SAGE Journal Articles

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Article 1: Maccoby, E. E. (2000). Perspectives on gender development. International Journal of Behavioral Development, 24, 398–406.

Learning Objective: Understanding necessity of the psychobiological perspective for understanding gender development and dimorphism

Summary: The author first reviews two traditional perspectives of gender development—the socialization and cognitive perspectives—and both their strong sides and shortcomings. These perspectives are good in explaining some aspects of gender but not some of the most prominent gender dimorphisms; in order to understand them, a psychobiological perspective must be applied.

Questions to Consider:

  1. How is gender formed, according to the socialization perspective?
  2. According to cognitive perspective, what causes individual differences in gender development?
  3. What makes the psychobiological perspective superior to the socialization and cognitive perspectives?


Article 2: Reis, H. T., & Carothers, B. J. (2014). Black and white or shades of gray: Are gender differences categorical or dimensional? Current Directions in Psychological Science, 23(1), 19–26.

Learning Objective: Understanding taxonomic and dimensional approaches to gender

Summary: Sex is often observed as a dichotomy, especially among lay audiences. The dimensional approach to sex differences is more recent and observes gender as a relative position on continuous dimensions. The authors have conducted a taxonomic research, with results strongly suggesting that sex differences are dimensional.

Questions to Consider:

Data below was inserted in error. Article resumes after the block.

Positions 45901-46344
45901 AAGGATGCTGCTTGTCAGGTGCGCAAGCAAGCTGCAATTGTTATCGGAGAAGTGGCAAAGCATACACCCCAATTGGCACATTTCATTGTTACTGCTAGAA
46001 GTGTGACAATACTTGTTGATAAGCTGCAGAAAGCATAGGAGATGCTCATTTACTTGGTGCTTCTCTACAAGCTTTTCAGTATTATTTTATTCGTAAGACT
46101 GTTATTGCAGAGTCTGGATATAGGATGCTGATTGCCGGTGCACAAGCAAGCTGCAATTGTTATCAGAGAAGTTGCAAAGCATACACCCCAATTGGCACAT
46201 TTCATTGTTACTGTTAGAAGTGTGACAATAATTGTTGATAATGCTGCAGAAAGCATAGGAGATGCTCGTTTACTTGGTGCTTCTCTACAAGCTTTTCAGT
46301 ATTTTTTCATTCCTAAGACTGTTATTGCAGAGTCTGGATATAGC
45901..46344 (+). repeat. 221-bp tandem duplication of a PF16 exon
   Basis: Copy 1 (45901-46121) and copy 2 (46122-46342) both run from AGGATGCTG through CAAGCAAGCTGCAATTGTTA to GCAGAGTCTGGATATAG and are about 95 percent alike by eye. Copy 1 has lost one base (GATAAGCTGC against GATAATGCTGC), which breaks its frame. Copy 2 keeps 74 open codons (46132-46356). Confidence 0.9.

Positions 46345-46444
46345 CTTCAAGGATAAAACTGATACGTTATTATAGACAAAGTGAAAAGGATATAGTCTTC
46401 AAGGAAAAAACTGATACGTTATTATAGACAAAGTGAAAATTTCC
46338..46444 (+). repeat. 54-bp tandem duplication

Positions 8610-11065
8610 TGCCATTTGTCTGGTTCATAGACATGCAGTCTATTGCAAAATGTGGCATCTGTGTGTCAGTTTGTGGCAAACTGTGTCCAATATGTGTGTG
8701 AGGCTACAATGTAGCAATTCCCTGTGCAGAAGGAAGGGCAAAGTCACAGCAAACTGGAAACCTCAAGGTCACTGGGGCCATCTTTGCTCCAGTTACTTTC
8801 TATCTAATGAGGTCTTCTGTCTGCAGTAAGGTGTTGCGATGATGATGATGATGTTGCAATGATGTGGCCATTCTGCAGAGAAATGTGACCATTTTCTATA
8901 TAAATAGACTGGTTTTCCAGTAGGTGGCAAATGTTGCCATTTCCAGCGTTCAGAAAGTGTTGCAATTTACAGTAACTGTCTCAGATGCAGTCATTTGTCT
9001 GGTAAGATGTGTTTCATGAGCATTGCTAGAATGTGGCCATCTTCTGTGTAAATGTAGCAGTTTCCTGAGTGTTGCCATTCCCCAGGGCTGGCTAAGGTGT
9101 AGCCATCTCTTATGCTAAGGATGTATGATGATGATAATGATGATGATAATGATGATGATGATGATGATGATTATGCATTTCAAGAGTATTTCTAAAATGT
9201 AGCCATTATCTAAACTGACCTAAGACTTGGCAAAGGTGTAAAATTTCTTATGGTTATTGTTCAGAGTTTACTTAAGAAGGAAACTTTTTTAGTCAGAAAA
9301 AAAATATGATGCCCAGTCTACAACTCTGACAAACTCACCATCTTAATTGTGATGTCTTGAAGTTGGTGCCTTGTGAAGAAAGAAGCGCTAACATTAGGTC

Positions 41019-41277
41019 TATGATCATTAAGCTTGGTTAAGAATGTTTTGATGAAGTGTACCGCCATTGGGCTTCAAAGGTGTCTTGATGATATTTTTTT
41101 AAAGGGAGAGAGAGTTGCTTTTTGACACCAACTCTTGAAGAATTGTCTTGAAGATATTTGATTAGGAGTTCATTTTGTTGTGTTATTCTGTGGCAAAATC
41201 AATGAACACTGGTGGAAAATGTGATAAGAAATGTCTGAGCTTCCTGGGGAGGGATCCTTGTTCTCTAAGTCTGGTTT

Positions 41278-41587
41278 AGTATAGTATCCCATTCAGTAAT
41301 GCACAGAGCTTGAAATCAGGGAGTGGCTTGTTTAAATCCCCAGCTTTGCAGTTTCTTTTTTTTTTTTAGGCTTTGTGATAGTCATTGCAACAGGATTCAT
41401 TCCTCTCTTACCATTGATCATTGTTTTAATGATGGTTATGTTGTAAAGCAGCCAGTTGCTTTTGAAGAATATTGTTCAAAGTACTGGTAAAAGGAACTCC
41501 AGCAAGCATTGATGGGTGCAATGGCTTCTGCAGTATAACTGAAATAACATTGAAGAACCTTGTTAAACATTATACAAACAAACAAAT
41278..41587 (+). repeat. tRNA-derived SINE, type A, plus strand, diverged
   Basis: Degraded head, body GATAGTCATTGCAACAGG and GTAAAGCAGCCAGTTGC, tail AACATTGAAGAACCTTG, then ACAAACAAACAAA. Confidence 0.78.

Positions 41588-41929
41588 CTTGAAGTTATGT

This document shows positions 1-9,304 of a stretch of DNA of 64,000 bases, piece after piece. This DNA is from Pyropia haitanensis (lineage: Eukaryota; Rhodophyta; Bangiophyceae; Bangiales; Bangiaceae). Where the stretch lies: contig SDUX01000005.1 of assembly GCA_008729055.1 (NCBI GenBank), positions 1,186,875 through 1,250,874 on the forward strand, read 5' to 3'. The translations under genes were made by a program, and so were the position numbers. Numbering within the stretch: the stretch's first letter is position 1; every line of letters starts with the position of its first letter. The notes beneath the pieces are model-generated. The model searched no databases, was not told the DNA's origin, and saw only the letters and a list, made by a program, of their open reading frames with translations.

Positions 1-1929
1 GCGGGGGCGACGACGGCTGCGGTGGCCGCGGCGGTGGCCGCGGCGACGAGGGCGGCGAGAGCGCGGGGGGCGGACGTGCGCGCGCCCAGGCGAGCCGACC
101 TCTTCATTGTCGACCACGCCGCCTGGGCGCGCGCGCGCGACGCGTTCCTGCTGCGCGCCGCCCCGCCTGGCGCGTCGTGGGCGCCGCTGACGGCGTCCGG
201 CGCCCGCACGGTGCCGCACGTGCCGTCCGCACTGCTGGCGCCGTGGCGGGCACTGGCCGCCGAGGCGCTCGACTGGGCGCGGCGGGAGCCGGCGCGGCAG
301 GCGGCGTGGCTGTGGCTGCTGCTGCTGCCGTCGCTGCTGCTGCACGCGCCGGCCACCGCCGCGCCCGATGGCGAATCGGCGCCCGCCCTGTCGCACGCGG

1. What is a taxonomic approach?
  2. Why is a dimensional approach to sex differences more appropriate than a taxonomic one? What does it mean in real life?
  3. Think of some examples of how you discuss gender in everyday situations. Do you employ a more taxonomic or a more dimensional approach?


Article 3: Inozemtseva, O., Matute, E., & Juárez, J. (2008). Learning disabilities spectrum and sexual dimorphic abilities in girls with congenital adrenal hyperplasia. Journal of Child Neurology, 23, 862–869.

Learning Objective: Understanding cognitive pattern of girls with CAH. Broadening knowledge on the influence of hormones on cognition.

Summary: The authors research cognitive patterns of girls with CAH. While CAH is related to variations in IQ, girls with the disorder actually demonstrate lower abilities in verbal and reading-related tasks. The effect of hormones on sexually dimorphic cognitive abilities is discussed.

Questions to Consider:

  1. What are sexually dimorphic abilities?
  2. According to the findings of this study, what happens with the executive functions of girls with CAH?
  3. What are some possible explanations for learning disabilities in girls with CAH?